Nutrition Facts
Amongst the oldest known herbal remedies, mustard seeds have a great number of health benefits to boast about. With this article, know about the nutrition facts, values and calories of mustard seeds.



Mustard Seed

Main Name: Mustard Seed
Biological Name: Brassica
Hindi Name: Rai
Names in other Indian Languages: Kadugu (Tamil and Malayalam), Avalu (Telugu), Rai (Gujarati), Sorse (Bengali), Mohori (Marathi), Sorisa (Oriya), Rai, Sarron (Punjabi), Rai, Sarson (Urdu)

Mustard seeds, the tiny round structures derived from a mustard plant, have been used from time immemorial as a condiment in food at regions all over the world. If you are not very familiar with the mustard seed, which is sold whole and in a powder form, you will probably associate the spice with occasional barbeques. However, for others who like the pungent flavor in their food, mustard seed is almost a part of their daily diet. Mustard seeds are very popular for the aroma that they lend to world cuisines. The strong and spicy taste of mustard seeds varies according to their types, which are brown Indian mustard, white mustard, and black mustard. The light colored mustard seeds are less acrid to taste compared to the dark colored versions. While much is said about the taste of mustard seeds, little is known about its health benefits. They are loaded with several health promoting properties, giving you a myriad of reasons to blend them in your daily food. Listed here are some of the many health benefits of consuming mustard seeds.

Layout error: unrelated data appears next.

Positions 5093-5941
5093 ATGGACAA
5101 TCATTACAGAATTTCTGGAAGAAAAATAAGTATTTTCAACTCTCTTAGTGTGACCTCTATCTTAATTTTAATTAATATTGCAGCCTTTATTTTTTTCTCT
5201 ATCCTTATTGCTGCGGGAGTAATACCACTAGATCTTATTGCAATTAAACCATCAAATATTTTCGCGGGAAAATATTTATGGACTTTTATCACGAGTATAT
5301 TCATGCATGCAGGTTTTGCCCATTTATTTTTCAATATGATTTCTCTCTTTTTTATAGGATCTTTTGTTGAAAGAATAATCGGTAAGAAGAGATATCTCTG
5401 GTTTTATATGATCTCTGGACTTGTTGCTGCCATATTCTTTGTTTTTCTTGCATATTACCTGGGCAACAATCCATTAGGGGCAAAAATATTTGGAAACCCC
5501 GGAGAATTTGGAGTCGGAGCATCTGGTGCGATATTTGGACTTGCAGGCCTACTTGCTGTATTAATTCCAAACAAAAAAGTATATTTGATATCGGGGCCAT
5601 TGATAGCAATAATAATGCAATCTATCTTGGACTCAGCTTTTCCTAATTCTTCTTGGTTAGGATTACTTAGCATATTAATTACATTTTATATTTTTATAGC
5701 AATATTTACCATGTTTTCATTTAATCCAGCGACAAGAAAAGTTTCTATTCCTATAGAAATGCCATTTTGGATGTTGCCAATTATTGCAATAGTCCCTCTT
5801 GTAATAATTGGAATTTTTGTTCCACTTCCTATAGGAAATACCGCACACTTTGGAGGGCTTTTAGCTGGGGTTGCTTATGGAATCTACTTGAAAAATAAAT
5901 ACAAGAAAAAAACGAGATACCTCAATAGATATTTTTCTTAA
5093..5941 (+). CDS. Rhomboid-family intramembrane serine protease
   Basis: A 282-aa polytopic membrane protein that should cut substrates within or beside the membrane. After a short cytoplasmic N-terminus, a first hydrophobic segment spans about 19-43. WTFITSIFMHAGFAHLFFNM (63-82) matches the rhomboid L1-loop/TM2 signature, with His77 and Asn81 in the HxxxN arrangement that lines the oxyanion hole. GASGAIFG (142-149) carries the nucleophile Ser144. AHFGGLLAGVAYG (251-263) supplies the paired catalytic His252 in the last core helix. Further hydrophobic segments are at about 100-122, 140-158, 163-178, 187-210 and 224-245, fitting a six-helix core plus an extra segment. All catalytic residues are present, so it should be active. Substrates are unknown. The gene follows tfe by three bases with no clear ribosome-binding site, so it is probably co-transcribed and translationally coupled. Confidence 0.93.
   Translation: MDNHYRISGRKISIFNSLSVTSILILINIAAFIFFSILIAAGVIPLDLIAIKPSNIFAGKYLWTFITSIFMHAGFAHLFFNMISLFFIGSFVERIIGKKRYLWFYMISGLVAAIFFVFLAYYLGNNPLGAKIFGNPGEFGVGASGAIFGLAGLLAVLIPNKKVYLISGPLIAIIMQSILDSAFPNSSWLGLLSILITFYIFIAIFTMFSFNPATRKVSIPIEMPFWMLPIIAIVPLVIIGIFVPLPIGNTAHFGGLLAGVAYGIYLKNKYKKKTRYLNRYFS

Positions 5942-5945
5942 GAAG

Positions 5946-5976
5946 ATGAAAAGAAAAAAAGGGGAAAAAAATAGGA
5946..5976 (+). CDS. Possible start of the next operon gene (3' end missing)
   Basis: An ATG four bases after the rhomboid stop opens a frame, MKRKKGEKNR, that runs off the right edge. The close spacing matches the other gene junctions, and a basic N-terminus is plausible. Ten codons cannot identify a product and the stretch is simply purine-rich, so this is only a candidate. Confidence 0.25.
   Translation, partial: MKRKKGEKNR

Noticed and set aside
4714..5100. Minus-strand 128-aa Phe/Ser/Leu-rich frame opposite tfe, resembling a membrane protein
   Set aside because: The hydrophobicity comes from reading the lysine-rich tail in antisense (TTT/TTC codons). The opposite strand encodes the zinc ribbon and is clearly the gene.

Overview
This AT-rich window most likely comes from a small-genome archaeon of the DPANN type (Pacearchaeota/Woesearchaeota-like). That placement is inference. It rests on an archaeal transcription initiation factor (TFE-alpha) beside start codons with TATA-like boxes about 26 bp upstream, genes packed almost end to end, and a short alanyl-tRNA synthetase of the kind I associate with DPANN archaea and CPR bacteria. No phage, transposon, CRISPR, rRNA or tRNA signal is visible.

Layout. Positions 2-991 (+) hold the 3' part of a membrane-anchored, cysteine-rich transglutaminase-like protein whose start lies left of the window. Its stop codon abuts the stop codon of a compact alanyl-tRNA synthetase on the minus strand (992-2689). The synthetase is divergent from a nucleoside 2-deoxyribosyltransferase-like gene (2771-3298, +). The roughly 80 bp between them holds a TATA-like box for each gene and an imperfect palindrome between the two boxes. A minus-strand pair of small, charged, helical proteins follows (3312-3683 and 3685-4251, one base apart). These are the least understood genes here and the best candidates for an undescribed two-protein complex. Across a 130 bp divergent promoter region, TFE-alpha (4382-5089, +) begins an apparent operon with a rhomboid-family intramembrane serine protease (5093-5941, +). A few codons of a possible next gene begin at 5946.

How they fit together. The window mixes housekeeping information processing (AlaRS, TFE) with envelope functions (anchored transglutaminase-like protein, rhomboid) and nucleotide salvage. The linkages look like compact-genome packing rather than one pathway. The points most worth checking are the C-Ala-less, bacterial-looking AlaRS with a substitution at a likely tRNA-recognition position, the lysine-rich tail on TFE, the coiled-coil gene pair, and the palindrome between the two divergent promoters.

History